Circulation. 2022 Nov 5. doi: 10.1161/CIRCULATIONAHA.122.061991. Online ahead of print.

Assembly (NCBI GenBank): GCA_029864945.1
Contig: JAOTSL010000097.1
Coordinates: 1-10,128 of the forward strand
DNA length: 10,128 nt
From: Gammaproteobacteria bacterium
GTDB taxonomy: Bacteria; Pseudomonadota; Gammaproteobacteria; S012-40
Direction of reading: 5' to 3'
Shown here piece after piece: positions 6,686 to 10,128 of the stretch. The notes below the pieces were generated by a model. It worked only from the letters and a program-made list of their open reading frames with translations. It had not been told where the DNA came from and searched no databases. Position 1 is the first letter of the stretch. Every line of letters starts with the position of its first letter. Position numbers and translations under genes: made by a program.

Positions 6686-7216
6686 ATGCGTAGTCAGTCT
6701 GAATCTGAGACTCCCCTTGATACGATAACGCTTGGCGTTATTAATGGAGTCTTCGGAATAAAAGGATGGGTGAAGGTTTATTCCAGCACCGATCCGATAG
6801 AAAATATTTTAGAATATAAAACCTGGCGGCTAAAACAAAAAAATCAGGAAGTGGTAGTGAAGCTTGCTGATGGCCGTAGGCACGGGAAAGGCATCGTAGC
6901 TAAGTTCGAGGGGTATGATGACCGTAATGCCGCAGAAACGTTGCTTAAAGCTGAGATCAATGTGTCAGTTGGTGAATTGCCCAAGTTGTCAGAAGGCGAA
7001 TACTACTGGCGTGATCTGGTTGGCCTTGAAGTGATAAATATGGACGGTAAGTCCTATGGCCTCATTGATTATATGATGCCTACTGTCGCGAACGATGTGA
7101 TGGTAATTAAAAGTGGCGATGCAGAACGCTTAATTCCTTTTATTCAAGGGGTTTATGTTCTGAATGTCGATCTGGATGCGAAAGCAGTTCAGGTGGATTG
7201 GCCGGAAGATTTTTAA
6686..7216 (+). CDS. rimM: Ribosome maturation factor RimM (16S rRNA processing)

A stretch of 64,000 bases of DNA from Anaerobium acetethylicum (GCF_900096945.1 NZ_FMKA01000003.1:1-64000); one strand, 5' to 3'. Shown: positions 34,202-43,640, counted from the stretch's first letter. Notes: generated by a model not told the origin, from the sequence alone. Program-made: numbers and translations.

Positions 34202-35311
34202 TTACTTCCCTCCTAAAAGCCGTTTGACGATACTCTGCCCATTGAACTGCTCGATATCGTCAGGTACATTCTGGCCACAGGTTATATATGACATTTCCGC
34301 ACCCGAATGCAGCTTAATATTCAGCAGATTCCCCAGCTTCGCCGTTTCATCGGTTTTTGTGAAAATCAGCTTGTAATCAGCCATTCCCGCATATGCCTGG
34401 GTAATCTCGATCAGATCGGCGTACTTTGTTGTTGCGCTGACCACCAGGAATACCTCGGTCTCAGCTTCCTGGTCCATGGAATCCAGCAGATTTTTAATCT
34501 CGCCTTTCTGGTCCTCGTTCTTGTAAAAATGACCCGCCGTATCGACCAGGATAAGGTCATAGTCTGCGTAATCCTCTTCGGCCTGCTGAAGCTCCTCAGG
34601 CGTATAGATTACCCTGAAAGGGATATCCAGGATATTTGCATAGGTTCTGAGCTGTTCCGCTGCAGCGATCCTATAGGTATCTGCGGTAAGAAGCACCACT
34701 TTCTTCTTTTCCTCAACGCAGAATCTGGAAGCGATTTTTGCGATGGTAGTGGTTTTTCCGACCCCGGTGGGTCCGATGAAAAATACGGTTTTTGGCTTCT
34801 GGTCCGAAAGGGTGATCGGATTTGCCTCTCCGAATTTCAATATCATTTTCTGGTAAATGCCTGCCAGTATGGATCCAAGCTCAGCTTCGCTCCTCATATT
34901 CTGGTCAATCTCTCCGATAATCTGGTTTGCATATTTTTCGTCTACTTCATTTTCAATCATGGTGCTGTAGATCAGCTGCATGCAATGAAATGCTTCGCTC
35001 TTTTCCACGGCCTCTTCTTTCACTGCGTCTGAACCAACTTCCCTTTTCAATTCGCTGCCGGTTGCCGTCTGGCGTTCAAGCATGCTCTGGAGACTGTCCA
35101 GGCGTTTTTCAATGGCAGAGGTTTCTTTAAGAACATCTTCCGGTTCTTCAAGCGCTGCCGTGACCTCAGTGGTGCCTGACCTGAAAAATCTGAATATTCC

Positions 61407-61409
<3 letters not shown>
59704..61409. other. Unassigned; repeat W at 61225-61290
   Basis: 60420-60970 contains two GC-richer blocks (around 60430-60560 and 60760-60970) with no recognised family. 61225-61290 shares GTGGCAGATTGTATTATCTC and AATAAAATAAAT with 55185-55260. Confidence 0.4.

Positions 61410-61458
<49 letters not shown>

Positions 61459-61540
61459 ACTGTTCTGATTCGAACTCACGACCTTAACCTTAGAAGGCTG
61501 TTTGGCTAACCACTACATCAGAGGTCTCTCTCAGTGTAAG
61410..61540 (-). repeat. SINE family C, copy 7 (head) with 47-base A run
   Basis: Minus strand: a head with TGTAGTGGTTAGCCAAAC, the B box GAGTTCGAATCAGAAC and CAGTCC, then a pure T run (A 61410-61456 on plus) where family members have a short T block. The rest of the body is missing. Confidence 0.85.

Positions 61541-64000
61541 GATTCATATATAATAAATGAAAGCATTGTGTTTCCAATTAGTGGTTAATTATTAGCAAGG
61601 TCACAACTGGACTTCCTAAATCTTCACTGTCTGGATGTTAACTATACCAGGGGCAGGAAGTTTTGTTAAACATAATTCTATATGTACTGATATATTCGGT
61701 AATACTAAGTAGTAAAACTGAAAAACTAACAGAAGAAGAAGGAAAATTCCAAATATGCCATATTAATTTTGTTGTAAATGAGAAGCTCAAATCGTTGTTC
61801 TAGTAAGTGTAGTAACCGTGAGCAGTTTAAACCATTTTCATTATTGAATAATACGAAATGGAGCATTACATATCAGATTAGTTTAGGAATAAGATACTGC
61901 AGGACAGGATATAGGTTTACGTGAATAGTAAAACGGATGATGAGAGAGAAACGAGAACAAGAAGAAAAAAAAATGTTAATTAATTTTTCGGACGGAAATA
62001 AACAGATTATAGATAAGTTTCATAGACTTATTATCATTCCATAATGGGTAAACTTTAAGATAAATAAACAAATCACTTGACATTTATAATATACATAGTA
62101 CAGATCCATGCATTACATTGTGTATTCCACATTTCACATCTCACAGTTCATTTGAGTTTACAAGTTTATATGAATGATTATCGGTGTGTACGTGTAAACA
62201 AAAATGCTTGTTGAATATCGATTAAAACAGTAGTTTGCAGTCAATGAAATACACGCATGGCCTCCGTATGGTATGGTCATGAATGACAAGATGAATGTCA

Background: Social and psychosocial factors are associated with cardiovascular health (CVH). Our objective was to examine the contributions of individual-level social and psychosocial factors to racial and ethnic differences in population CVH in the National Health and Nutrition Examination Surveys (NHANES) 2011-2018, to inform strategies to mitigate CVH inequities. Methods: In NHANES participants aged ≥20 years, Kitagawa-Blinder-Oaxaca decomposition estimated the statistical contribution of individual-level factors (education, income, food security, marital status, health insurance, place of birth, depression) to racial and ethnic differences in population mean CVH score (range 0-14, accounting for diet, smoking, physical activity, body mass index, blood pressure, cholesterol, blood glucose) among Hispanic, non-Hispanic Asian, or non-Hispanic Black adults compared with non-Hispanic White adults. Results: Among 16,172 participants (representing 255 million US adults), 24% were Hispanic, 12% non-Hispanic Asian, 23% non-Hispanic Black, and 41% non-Hispanic White. Among males, mean (standard error [SE]) CVH score was 7.45 (2.3) in Hispanic, 8.71 (2.2) in non-Hispanic Asian, 7.48 (2.4) in non-Hispanic Black, and 7.58 (2.3) in non-Hispanic White adults. In Kitagawa-Blinder-Oaxaca decomposition, education explained the largest component of CVH differences among males (if distribution of education were similar to Non-Hispanic White, CVH score would be 0.36 [0.04] points higher in Hispanic, 0.24 [0.04] points lower in Non-Hispanic Asian, and 0.23 [0.03] points higher in Non-Hispanic Black, p<0.05). Among females, mean (SE) CVH score was 8.03 (2.4) in Hispanic, 9.34 (2.1) in non-Hispanic Asian, 7.43 (2.3) in non-Hispanic Black, and 8.00 (2.5) in non-Hispanic White adults. Education explained the largest component of CVH difference in Non-Hispanic Black females (if distribution of education were similar to NH White, CVH score would be 0.17 [0.03] points higher in NH Black, p<0.05). Place of birth (US-born versus born outside the US) explained the largest component of CVH difference in Hispanic and Non-Hispanic Asian females (if distribution of place of birth were similar to Non-Hispanic White, CVH score would be 0.36 [0.07] points lower and 0.49 [0.16] points lower, respectively, p<0.05). Conclusions: Education and place of birth confer the largest statistical contributions to the racial and ethnic differences in mean CVH score among US adults.